How popular is the baby name Velvet in the United States right now? How popular was it historically? Use the popularity graph and data table below to find out! Plus, see all the blog posts that mention the name Velvet.

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Popularity of the baby name Velvet

Posts that mention the name Velvet

Where did the baby name Weena come from in 1962?

The character Weena from the movie "The Time Machine" (1960).
Weena from “The Time Machine

The peculiar name Weena popped up in the data a few times in the 1960s and 1970s, starting in ’62:

  • 1964: unlisted
  • 1963: unlisted
  • 1962: 6 baby girls named Weena [debut]
  • 1961: unlisted
  • 1960: unlisted


My best guess is the movie The Time Machine, an adaptation of H. G. Wells’ classic sci-fi story The Time Machine (1895). The movie was released mid-1960, so this is a slightly late debut, but the baby name matches up perfectly with the name of the primary female character, Weena (played by Yvette Mimieux).

The protagonist is an English time traveler who jumps hundreds of thousands of years into the future and discovers that humans have split into two species: the childlike Eloi, who live above ground, and the barbaric Morlocks, who live below ground.

name weena, time machine

He befriends a female Eloi, and eventually learns that her name is “Weena.”

Here’s the quote from the book:

Then I tried talk, and found that her name was Weena, which, though I don’t know what it meant, somehow seemed appropriate enough.

And here’s the scene from the film:

TT: “Well, what’s your name?”
W: “Wee-nah.”
TT: “Weena?”
W: (nods)
TT: “How do you spell it?”
W: “…Spell?”
TT: “Spell. Write. Can’t you write?”
W: (blank stare)
TT: (writes WEENA in the dirt)

I don’t think Wells left a record of how he came up with the name Weena for his Eloi character, but he may have been inspired by the name Edwina, which was more common in Victorian England than it is in modern America. (It’s the feminine form of the Old English name Edwin, meaning “wealth” + “friend.”)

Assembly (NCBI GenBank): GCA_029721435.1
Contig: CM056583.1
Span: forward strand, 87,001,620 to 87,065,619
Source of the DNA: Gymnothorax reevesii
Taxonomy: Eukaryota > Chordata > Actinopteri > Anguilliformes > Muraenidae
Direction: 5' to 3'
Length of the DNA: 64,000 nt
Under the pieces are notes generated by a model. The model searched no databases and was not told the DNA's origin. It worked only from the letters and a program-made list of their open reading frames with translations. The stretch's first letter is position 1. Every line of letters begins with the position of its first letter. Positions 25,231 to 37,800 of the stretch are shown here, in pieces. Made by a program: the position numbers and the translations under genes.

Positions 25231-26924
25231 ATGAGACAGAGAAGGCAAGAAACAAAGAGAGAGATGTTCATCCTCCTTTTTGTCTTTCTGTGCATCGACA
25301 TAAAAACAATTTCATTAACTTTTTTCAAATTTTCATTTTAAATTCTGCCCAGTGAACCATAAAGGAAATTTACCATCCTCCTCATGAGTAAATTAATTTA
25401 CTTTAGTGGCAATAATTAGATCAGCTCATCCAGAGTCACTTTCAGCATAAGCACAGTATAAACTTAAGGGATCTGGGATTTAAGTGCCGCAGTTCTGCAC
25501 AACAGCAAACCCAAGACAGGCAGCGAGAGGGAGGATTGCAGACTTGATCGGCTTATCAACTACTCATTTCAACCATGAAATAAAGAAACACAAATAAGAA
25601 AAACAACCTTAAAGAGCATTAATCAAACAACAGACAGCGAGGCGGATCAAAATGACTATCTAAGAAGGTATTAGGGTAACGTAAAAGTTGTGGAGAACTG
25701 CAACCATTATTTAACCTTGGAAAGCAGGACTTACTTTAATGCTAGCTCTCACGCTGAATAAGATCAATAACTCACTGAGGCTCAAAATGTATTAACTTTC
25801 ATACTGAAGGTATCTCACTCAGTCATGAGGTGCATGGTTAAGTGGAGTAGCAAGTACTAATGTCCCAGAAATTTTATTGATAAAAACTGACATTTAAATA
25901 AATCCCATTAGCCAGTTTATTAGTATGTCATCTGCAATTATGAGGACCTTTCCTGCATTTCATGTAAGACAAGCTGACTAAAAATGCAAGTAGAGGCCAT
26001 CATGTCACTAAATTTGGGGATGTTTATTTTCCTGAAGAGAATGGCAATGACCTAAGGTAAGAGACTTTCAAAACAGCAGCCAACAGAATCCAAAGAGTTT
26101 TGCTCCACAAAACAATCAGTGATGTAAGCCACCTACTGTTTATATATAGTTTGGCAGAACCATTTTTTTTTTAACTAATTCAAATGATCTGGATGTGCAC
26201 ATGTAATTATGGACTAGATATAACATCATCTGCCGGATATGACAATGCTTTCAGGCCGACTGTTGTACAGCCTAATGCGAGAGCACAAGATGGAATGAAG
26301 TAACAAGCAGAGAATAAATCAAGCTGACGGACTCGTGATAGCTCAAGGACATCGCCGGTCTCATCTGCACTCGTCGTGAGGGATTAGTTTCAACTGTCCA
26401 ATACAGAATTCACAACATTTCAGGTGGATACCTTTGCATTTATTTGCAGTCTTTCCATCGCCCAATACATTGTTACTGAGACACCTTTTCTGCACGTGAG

Speaking of Edwina…the baby name Edwina happened to see a usage spike in in 1962, and the short form Wina appeared in the data in 1961 and 1962 (only). But I don’t think Weena from Time Machine had much to do with it — I think these spellings point to the character Edwina Brown from the TV show National Velvet (1960-1962), which also boosted the name Velvet to peak usage in 1961.

What are your thoughts on the baby name Weena? How about Edwina?

Sources: The Time Machine – Wikipedia, The Time Machine (1960) –

The baby names Shevawn and Siobhan

Actress Siobhan McKenna on the cover of LIFE magazine (Sept. 10, 1956)
Siobhán McKenna

Tara, Maeve, and many of the other Irish names used in the U.S. today weren’t introduced and popularized by Irish immigrants. Instead, they gained traction (among the descendants of Irish immigrants) after being introduced to the U.S. public via movies, television, and other types of pop culture.

Siobhan is no different. But it’s also a special case, because Americans heard about the name before they saw it written down. The result? The traditional Irish spelling made a splash on the U.S. baby name charts…but only after an anglicized spelling variant had made a similar splash. In fact, the misspelled version and the correctly spelled version were consecutive top girl name debuts in the mid-1950s.

So who’s the person behind the launch of Siobhan? Irish actress Siobhán McKenna (1923-1986).